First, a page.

It is acknowledged that the response rates, by both patients and GPs, for the current survey may appear to be low. However, a recent survey of members of local ME groups (supported by Action for ME and the ME Association) recorded patient response rates of 47% [12]. Furthermore, a ten-centre survey [5] reported GP response rates ranging from 35% to 55%. The latter is in sharp contrast to data presented recently by Bowen et al. [13] indicating a 77% GP response rate to their CFS survey. The data from this survey, however, was collected from GP surgeries served by medical laboratories within their region which may have acted as an incentive to respond. In addition to the differences in the method of sampling, data indicating initial response rates are not recorded; only those from the post-follow-up. With this in mind, the response rates of 48% for patients and 39% for the GPs in the present study seem more indicative of the types of group sampled. We can, therefore, put forward the view that the data reported here does represent an accurate portrayal of patient and GP opinions as long as it is discussed in relation to the situation within Wales and not to the UK as a whole. To further support this, data from the patient research panel group includes respondents who have recovered from Chronic Fatigue Syndrome (CFS). The current state of health measure also indicates that the health status of the group follows a similar profile to that of patients from previous studies (Thomas and Smith, in preparation). Likewise, the GP respondents are split approximately fifty-fifty between those who believe that the condition called CFS exists and those who do not. Therefore, no bias on the basis of patient 'wellness' or GP 'belief' in CFS is indicated here.

Scepticism on the part of GPs in recognising that CFS actually exists remains a problem to this day. Only 56% of the GP responders believe that CFS is a recognised condition despite findings from reports by the joint Royal Colleges and the National Task Force being in the public domain. Of the 44% who did believe that the illness exists, none reported using the CDC or Oxford criteria for CFS definition. This is surprising as both case definitions are readily available to medical and research staff and patient groups alike.

When questioned, only 57% of the GPs surveyed were aware that a CFS specialist was consulting within their local health authority region. The majority of those who were not aware of this referred patients to general medical outpatient clinics. This has been problematical in the past. Unless the patient is fortunate enough to be referred to a physician who, if not knowledgeable on the subject, is aware of specialist help, this will invariably result in the patient being told that there is 'nothing physically wrong with them'. The patient then returns to a GP who has two courses of action open to them: refer the patient to another outpatient department or try to manage the patient's condition themselves. This is bound to result in frustration on the part of the physician, who has the patient's best welfare at heart, as much as the patient.

Comparisons between the patients who had received a diagnosis from their GP and the GPs, who reported diagnosing CFS, both indicate that the process took approximately 6 appointments. Interestingly, the range of 2 to 20 appointments to diagnose the condition is identical for both groups. It is important during the process of diagnosing CFS, that other illnesses presenting fatigue-like symptoms are ruled out. However, only two-thirds of the GP respondents reported conducting further investigations to exclude these conditions.

It is encouraging to note that more GPs are currently offering treatment strategies compared to the past (89% and 60% respectively). However, antidepressants remain the preferred mode of treatment. Antidepressant therapy does have its role to play in treatment strategies in certain circumstances as described previously (Thomas and Smith, in preparation). But reports by CFS patients of heightened sensitivity to such medication have been widely documented and antidepressants should be prescribed with caution. In addition, findings from successful treatment trials of CBT and GET for the treatment of CFS do not seem to have filtered through to primary healthcare.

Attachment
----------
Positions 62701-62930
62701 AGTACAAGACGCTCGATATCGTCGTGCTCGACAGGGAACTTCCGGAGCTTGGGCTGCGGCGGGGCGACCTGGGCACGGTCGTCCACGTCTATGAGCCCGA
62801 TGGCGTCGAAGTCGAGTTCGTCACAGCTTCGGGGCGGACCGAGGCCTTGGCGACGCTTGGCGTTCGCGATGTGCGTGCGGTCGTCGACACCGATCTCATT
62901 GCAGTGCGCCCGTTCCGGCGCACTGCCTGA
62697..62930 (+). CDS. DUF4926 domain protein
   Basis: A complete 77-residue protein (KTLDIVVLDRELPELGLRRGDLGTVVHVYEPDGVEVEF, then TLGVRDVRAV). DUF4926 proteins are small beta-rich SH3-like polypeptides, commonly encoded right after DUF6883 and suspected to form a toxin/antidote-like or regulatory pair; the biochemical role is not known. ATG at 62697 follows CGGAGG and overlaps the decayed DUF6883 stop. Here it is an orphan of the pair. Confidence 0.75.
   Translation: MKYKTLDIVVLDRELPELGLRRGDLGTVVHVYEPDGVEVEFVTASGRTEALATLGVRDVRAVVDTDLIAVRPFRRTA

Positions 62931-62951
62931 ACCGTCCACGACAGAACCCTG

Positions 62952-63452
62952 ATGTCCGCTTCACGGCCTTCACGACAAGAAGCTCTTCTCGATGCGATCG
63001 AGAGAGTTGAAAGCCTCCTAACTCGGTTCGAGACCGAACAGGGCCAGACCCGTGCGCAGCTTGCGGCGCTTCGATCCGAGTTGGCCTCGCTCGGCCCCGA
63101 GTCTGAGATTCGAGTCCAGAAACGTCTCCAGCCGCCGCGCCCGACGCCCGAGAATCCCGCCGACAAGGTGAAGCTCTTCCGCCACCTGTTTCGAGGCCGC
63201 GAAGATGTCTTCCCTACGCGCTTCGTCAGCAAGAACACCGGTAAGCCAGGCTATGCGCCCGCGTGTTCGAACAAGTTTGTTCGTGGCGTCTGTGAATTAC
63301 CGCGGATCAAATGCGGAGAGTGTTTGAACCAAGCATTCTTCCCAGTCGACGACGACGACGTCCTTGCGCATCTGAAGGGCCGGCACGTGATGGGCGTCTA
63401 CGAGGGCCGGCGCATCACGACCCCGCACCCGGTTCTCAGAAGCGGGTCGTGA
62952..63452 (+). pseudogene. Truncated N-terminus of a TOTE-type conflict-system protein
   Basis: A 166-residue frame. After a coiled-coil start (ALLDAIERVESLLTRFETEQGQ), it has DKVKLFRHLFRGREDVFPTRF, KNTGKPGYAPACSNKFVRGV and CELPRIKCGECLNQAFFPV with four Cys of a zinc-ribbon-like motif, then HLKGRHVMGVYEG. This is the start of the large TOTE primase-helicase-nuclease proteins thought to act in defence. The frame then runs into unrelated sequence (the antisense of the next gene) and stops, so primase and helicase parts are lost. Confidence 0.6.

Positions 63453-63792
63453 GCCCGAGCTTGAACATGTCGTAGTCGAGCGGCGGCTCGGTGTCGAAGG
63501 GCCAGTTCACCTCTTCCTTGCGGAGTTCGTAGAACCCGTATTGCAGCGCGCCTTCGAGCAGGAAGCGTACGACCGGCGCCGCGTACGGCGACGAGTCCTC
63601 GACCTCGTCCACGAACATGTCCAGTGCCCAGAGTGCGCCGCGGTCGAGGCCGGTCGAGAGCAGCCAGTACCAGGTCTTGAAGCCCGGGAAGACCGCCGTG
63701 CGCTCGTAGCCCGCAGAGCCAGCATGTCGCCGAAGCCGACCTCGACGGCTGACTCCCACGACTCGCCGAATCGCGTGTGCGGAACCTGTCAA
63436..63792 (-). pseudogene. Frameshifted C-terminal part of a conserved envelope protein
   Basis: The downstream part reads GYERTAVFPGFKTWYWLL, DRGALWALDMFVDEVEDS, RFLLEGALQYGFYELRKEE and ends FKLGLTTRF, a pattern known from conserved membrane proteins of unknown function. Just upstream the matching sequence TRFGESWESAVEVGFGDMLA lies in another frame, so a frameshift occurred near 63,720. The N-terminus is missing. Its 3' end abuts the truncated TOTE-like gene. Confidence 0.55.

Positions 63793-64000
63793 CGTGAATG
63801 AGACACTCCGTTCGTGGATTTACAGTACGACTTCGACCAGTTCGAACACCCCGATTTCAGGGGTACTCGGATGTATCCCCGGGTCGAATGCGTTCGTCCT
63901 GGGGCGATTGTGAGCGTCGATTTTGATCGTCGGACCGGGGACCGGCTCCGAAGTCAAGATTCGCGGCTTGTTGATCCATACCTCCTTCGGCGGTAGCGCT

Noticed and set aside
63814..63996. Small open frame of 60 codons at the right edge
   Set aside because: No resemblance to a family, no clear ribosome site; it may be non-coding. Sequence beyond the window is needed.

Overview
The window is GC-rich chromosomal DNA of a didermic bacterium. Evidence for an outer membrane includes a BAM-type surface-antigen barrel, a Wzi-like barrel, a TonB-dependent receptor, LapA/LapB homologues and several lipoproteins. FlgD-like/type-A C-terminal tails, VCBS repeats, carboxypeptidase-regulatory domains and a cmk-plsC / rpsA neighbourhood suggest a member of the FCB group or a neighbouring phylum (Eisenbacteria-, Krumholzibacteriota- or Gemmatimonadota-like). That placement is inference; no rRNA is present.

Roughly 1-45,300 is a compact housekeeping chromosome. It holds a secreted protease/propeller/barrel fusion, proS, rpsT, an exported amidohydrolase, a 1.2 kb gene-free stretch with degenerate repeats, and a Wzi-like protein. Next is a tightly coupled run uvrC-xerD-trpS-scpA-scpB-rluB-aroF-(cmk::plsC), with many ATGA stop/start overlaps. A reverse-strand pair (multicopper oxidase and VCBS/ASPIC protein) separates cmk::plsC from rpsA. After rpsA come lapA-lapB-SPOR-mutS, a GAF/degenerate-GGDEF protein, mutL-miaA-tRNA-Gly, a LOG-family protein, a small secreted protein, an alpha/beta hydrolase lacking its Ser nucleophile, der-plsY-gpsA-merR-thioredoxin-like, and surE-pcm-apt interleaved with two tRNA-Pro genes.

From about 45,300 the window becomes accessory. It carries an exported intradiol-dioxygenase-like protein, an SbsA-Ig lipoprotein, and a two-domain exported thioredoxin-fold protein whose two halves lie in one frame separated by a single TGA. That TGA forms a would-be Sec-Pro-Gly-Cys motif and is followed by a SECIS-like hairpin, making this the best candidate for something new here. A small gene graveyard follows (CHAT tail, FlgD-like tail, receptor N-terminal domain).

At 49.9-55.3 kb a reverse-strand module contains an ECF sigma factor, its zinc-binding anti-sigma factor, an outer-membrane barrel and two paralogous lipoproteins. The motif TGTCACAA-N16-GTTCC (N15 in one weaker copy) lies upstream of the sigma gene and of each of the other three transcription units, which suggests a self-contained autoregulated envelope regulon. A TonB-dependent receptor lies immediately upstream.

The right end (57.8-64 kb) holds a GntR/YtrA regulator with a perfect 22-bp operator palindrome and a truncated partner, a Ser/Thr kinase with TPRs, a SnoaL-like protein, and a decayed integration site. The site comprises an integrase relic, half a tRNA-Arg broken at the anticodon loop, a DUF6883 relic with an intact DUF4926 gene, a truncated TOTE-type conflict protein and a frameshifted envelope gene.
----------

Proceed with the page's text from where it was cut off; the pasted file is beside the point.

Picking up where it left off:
The authors acknowledge that General Practitioners' time and resources are limited and that being able to keep up with advances in research is a luxury they can ill-afford. Following the report to the Chief Medical Officer, the Medical Research Council recently set aside a considerable sum of money to support CFS research projects and subsequent information dissemination within the UK. Unfortunately, none of the funding found its way to projects in Wales. This means that the Principality currently trails behind the rest of the country in terms of resources available for research in this area. Due to this short-fall in Welsh funding, it is not surprising that the GPs represented in our survey lack confidence when dealing with patients with CFS.

On a positive note, almost half of the GPs surveyed would welcome helpful, practical advice written by healthcare professionals when dealing with patients whom they suspect may have CFS. However, the state of affairs with regard to the past experiences of the research panel patients and the current opinions of the GP respondents is all too familiar.


The proposed next step is to produce informative material for both GPs and patients. This material needs to be compiled in conjunction with CFS specialists and will include details of centres of excellence, diagnosis and management.



Cognitive Behaviour Therapy


Graded Exercise Therapy


Chronic Fatigue Syndrome


Centre for Disease Control and Prevention


General Practitioner


Irritable Bowel Syndrome


Occupational Therapy


Serotonin/Noradrenalin Re-uptake Inhibitor


Selective Serotonin Re-uptake Inhibitors


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This research was funded by the Gatsby Foundation. We would like to express our thanks to Dr J Watkins and staff at the Gwent Health Authority Head Office for their assistance.

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Correspondence to Marie A Thomas.

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The author(s) declare that they have no competing interest.

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MAT study design, recruitment of participants, collation of databases, data analysis and manuscript preparation. APS advice on study design and manuscript.

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Thomas, M.A., Smith, A.P. Primary healthcare provision and Chronic Fatigue Syndrome: a survey of patients' and General Practitioners' beliefs. BMC Fam Pract 6, 49 (2005).